Primary Biliary Cholangitis: advances in management and treatment of the diseasePrimary Biliary Cholangitis, previously known as Primary Biliary Cirrhosis, is a rare disease, which mainly affects women in their fifth to seventh decades of life. It is a chronic autoimmune disease characterized by a progressive damage of interlobular bile ducts leading to ductopenia, chronic cholestasis and bile acids retention. Even if the disease usually presents a long asymptomatic phase and a slow progression, in many patients it may progress faster toward cirrhosis and its complications.
Liver carcinogenesis: Rodent models of hepatocarcinoma and cholangiocarcinomaHepatocellular carcinoma and cholangiocarcinoma are primary liver cancers, both represent a growing challenge for clinicians due to their increasing morbidity and mortality. In the last few years a number of in vivo models of hepatocellular carcinoma and cholangiocarcinoma have been developed. The study of these models is providing a significant contribution in unveiling the pathophysiology of primary liver malignancies. They are also fundamental tools to evaluate newly designed molecules to be tested as new potential therapeutic agents in a pre-clinical set.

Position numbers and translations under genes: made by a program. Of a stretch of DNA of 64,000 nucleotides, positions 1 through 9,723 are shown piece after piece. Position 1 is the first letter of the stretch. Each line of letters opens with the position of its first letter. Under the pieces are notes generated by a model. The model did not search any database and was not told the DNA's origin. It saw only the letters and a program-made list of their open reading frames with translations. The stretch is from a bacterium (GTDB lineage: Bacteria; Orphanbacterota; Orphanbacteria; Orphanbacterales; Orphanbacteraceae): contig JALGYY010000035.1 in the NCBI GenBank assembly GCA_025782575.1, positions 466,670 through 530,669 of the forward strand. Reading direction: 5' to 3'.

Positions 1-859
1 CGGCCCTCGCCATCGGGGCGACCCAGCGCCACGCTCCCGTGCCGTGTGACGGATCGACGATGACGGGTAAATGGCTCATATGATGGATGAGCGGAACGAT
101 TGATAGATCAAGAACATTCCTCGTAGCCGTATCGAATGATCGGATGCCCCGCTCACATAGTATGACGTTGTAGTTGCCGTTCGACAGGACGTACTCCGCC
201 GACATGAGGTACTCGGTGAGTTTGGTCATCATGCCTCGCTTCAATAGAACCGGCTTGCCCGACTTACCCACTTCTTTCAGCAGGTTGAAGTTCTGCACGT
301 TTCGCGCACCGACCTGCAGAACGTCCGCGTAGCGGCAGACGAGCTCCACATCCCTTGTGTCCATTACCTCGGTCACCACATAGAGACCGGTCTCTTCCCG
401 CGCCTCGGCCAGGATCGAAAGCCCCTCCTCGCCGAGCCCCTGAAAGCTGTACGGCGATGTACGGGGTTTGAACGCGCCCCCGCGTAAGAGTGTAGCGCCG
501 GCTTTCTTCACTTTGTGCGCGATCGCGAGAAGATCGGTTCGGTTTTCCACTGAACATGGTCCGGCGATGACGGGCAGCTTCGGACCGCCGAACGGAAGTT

Recent advances in the regulation of cholangiocyte proliferation and function during extrahepatic cholestasisBile duct epithelial cells (i.e., cholangiocytes), which line the intrahepatic biliary epithelium, are the target cells in a number of human cholestatic liver diseases (termed cholangiopathies). Cholangiocyte proliferation and death is present in virtually all human cholangiopathies. A number of recent studies have provided insights into the key mechanisms that regulate the proliferation and function of cholangiocytes during the pathogenesis of cholestatic liver diseases. In our review, we have summarised the most important of these recent studies over the past 3 years with a focus on those performed in the animal model of extrahepatic bile duct ligation.